Catching up at the (virtual) service desk with Professor Stephen McAdams

This series features Schulich School of Music faculty presenting a selection
of books and music that they are exploring – for edification, inspiration, or
distraction – during these long months of social isolation. These short
interviews seek to emulate the spontaneous interactions that our patrons
enjoyed in the Music Library discussing their current reads or the recordings
that they had recently discovered (or rediscovered!). Tune in to learn about
new works and old favourites, and let us know what you are reading and
listening to!

Our eighth post in this series features Stephen McAdams, Professor in the Department of Music Research at the Schulich School of Music, and Director of the Analysis, Creation and Teaching of Orchestration (ACTOR) Project.

Image from: Mackesy, Charlie. 2019. The boy, the mole, the fox and the horse. Ebury Press.

Q. What are you currently reading?

A. Charlie Mackesy’s illustrated book The boy, the mole, the fox and the horse (although I’m reading the French translation sent to me for Christmas by my eldest daughter in Paris). It’s about friendship and helping each other out. It has beautiful pen and water-colour illustrations and a hand-written font. A taste: “Sometimes I feel lost,” said the boy. “Me too,” said the mole, “but we love you, and love, it’s like a home” (with a drawing of the boy, the mole and the fox sitting on a tree branch looking out over a valley).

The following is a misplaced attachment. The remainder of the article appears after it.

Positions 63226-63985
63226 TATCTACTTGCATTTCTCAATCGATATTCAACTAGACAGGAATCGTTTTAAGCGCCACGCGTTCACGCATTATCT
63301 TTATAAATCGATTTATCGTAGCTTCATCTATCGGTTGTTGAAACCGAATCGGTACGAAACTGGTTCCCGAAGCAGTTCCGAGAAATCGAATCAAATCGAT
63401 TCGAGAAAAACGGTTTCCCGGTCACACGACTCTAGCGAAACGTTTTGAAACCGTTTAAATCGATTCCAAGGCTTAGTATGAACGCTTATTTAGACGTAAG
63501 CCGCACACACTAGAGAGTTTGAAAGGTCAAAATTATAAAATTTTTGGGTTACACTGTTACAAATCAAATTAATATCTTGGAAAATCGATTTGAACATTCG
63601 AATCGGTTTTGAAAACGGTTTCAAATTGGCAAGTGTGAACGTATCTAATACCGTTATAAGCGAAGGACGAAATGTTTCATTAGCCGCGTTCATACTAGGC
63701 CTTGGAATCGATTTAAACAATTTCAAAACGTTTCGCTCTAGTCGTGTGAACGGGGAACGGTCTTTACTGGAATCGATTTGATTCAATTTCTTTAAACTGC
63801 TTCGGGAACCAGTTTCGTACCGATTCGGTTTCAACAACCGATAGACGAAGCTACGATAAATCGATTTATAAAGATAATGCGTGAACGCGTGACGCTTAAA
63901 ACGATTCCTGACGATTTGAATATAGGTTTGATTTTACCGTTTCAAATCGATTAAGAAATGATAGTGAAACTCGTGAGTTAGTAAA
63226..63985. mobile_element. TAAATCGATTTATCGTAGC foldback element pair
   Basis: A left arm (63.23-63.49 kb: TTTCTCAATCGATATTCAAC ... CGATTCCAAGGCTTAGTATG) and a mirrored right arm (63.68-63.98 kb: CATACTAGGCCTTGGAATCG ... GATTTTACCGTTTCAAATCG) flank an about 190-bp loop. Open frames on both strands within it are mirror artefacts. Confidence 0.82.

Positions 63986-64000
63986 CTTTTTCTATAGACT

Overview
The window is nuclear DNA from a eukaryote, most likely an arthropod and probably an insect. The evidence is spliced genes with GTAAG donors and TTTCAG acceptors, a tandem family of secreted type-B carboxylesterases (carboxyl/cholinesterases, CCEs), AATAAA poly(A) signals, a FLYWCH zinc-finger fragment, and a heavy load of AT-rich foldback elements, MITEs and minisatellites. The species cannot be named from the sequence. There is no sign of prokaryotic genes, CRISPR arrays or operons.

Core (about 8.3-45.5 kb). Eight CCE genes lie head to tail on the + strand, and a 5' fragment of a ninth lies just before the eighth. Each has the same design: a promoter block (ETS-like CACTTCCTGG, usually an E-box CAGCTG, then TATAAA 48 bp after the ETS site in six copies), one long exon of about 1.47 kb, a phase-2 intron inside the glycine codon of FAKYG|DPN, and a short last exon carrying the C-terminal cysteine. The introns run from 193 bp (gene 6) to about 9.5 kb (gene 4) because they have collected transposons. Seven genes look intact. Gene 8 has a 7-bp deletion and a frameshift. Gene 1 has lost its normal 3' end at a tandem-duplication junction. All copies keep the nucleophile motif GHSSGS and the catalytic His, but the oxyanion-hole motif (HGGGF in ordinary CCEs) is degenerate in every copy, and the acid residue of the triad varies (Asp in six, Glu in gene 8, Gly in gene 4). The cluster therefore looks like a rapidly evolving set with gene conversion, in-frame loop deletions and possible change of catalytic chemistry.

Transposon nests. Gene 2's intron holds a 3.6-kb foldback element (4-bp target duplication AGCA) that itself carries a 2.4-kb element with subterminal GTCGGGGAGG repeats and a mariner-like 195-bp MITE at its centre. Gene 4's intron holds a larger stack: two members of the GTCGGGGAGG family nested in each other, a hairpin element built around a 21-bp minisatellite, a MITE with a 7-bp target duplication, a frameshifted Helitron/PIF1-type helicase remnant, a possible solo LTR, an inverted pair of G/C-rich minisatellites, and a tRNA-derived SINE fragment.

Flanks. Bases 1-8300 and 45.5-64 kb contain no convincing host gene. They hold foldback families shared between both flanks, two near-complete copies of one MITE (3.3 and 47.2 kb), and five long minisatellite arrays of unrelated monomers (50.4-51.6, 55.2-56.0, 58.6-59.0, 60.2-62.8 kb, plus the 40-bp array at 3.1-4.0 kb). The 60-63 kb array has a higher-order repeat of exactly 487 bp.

Q: What have you been listening to these days?

A. A lot of music for modern Chinese orchestra by Chinese composers. Notably “Tremors of a memory chord” by Lei Liang and “Dong Hai Yu Ge” originally written for the Guzheng by Zhang Yan and orchestrated for mixed orchestra of Western and Chinese instruments by Ma Sheng Long and Gu Guan Ren. Completely new to me. It’s part of a diversity effort in the ACTOR project led globally by Bob Hasegawa and locally for East Asian music by Interdisciplinary Music Studies PhD Lena Heng. 

Q. Have you attended any concerts or events lately?

A. I followed the series of Beethoven symphonies done virtually through Deutsche Grammaphon Stage by Yannick Nézet-Séguin and the Orchestre Métropolitain. They were all recorded under pandemic conditions in the Salle Bourgie with the orchestra spread throughout the whole space. Some great video footage and surprisingly good sound recording over internet.

Q. What are you most looking forward to post-Covid?

A. Being with my lab members in person. I really miss hanging out with them all.

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